Here I go with that “querying” talk again. What does that even mean?

Let’s pick that up on the next post.


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The Road to Publication: I Have a Book! (Now What?!?)

When I first started looking into getting published, back when I was around sixteen years old, I had absolutely no understanding of the process. I thought, as I’m sure many do, that once you finish a book you hand it off to a publisher and they turn it into a book. At the time, the Internet was still a fairly new amusement; not a lot of people had websites, Google wasn’t on my radar, and a lot of the information I was able to find came in the form of message boards. This was helpful up to a point, but there was only so much message board jargon I could wade through before I was lost.

As I tend to do in times of confusion, I started researching things. Barnes and Noble Booksellers (the only bookstore in town then, as it had driven away all the smaller ones in the mall) had a “How To” section. One of the books in said section was The Idiot’s Guide to Getting Published. (There was also a Getting Published for Dummies book, but at the time it seemed much less friendly to my already overwhelmed self). Using a gift card leftover from my last birthday, I purchased Idiot’s Guide and started reading.

At this point, the book is outdated. It’s from the days before email and the internet and social media were integrated into our everyday lives, so much of what it says no longer applies to today’s market. There were, however, a few things that it taught me were important:

  • Traditional Publishing has rules
  • Make sure your query letter is strong
  • Literary Agents are useful as hell

Let’s address that first point. Like anything else, publishing has a set of rules, and ignoring those rules will either get you ignored or blacklisted. Just like you wouldn’t shove your way to the head of the Space Mountain line at Disneyland without having hundreds of angry parents beat the crap out of you, you can’t muscle your way to a publisher without having an “in” first. There is a process, and there are rules.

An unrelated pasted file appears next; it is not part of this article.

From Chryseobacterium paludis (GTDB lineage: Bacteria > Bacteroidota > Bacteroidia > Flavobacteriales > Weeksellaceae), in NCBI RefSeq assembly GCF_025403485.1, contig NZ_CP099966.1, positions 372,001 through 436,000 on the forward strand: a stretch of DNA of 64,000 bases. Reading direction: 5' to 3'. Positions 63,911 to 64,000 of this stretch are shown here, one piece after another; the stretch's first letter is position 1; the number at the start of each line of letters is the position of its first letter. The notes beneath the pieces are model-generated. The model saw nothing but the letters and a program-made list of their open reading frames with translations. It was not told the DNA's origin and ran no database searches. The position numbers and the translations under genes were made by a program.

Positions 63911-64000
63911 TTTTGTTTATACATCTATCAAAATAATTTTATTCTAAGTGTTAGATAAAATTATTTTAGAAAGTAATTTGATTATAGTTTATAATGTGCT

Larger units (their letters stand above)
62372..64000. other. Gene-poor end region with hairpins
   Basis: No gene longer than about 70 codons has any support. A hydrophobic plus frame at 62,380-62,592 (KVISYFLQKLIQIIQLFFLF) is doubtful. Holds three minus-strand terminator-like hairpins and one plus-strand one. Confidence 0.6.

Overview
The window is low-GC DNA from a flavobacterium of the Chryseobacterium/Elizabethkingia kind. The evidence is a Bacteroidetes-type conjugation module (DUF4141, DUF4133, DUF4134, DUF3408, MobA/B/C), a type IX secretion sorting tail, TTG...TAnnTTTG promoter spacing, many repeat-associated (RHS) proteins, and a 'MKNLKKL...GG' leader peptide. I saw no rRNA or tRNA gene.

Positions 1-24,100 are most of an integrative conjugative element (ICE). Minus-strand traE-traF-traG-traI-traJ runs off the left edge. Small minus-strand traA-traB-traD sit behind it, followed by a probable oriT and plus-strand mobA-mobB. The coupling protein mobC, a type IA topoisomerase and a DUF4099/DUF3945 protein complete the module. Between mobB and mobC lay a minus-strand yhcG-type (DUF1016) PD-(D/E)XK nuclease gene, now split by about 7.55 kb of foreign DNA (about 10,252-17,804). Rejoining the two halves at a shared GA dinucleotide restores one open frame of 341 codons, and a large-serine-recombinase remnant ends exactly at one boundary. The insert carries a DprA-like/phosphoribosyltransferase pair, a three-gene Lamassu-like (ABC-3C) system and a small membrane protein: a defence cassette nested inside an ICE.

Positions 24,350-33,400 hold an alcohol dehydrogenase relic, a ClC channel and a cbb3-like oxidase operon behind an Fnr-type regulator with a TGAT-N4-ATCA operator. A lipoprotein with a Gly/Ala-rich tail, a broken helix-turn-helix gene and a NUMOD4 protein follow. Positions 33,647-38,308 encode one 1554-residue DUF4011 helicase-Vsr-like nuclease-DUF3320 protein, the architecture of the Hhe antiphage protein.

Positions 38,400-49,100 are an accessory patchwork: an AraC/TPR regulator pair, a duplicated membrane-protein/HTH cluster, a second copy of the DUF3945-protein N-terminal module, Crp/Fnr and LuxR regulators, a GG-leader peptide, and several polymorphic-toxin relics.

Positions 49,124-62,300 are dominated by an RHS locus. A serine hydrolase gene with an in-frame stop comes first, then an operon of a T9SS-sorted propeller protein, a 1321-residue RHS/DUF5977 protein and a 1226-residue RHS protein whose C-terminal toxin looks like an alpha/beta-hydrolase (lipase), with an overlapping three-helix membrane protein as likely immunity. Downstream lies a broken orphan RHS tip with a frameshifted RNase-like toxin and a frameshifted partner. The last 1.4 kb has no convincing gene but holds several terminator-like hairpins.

The first thing I learned was while I think my novel is a special snowflake worthy of love, attention, and time, so does every other writer who wants their novel published. Sending my manuscript to a publisher that isn’t expecting it is the equivalent of dropping a baby on a doorstep, and chances are you’re giving it to Mr. and Mrs. Dursley rather than Ma and Pa Kent, and the last thing you want to do is force your work on someone who isn’t looking for it.

That’s where the Literary Agent comes in.

I had absolutely no idea what a Literary Agent was. I’d never heard of the job, no author seemed to mention them, and I wasn’t sure what their function was. Idiot’s Guide, fortunately, walked me through it.

A Literary Agent is a person who will try to sell your novel. They are the ones with connections to the publishers who create the books. They are the ones who negotiate your contract with the publisher. They are, in the purest sense, your “man on the inside” who knows all the ins and outs of the business. These are the people you want on your side during this process.

“Great,” you might say. “Then this is the person I send my book to!”

*insert a BIG NO here*

This is where those rules come back into play. Think of your manuscript as that baby on the doorstep again. Now imagine that the person you want to care for your baby isn’t looking for any new babies, or is only looking for a certain type of baby, or only wants babies that they’ve already met, or would like to see pictures of your baby before they commit to the task of raising it. Leaving that baby on their doorstep unannounced is only going to make them angry that you’ve blatantly disregarded their wants and needs and have left them with a thing they haven’t asked for. This, like everything else, has a multi-step process attached to it.

And this process begins in the next blog post.